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Ask your favorite personality assessor what the biggest personality assessment convention is, and he/she will tell you it's the Annual Convention of the Society for Personality Assessment. Ask him/her what the best personality assessment convention is, and he/she will tell you it's the Annual Convention of the Society for Personality Assessment, held every March in a different city.

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Each April, candidates statements and a Ballot for electing new members to the Board of Trustees is made available to Members, Fellows, Life Members or Life Fellows by the Nominations and Elections Committee. The persons elected to the Board take office in September.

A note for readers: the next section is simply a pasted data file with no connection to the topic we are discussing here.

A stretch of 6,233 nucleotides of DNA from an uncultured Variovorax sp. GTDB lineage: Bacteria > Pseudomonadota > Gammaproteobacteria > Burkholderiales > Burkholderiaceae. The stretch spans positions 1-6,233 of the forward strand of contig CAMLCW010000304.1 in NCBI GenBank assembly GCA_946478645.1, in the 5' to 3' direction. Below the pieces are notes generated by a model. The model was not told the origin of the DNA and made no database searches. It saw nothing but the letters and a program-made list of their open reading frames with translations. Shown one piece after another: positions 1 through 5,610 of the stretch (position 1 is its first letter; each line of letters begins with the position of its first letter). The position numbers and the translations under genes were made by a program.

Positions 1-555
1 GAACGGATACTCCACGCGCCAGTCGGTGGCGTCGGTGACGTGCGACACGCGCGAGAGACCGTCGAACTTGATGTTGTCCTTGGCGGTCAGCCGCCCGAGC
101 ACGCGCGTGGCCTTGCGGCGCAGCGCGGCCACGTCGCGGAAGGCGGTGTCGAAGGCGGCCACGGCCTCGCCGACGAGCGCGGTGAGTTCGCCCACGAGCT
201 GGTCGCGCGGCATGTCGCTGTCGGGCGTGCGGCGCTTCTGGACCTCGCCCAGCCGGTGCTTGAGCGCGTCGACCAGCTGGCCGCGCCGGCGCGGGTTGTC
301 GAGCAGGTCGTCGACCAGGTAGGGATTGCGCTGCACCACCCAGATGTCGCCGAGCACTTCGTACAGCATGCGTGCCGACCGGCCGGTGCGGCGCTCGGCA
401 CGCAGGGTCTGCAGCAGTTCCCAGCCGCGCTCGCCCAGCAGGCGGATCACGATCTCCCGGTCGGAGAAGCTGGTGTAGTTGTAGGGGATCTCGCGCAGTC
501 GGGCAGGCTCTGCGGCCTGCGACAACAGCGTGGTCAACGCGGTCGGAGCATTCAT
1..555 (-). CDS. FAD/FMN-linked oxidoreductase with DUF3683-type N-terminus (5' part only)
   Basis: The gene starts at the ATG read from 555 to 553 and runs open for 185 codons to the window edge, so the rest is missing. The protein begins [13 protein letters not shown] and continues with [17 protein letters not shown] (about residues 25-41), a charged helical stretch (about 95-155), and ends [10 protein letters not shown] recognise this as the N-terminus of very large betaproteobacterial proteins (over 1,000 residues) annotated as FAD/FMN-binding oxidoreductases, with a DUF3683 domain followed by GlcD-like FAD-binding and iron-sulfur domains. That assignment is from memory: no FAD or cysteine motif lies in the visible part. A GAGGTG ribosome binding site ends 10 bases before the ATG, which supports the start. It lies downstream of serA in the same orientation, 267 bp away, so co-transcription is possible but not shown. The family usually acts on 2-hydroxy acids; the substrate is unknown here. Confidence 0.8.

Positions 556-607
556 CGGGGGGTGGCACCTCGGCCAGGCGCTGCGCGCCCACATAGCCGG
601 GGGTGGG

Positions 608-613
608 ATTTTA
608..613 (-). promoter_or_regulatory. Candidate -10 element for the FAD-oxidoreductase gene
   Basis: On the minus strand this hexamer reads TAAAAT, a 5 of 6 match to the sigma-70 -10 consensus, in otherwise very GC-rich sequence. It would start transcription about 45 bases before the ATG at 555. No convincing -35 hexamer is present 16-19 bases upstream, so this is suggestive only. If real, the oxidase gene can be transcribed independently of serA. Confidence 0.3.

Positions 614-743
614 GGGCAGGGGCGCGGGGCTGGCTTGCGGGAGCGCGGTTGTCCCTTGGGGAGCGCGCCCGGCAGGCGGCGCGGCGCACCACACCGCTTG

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The Society for Personality Assessment YouTube channel offers full-length lectures from past annual conventions and expert speakers in the field of personality assessment. A great resource to expand your knowledge.

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How Therapeutic Assessment Works: Theory and Techniques - Presented by Stephen E. Finn, PhD. In this webinar, Dr. Stephen Finn, the main developer of Therapeutic Assessment, will explain the techniques of TA and how they relate to TA’s underlying theory of client change. This session is particularly suited to those who are new to TA, including graduate students, or who wish to deepen their understanding of its therapeutic mechanisms.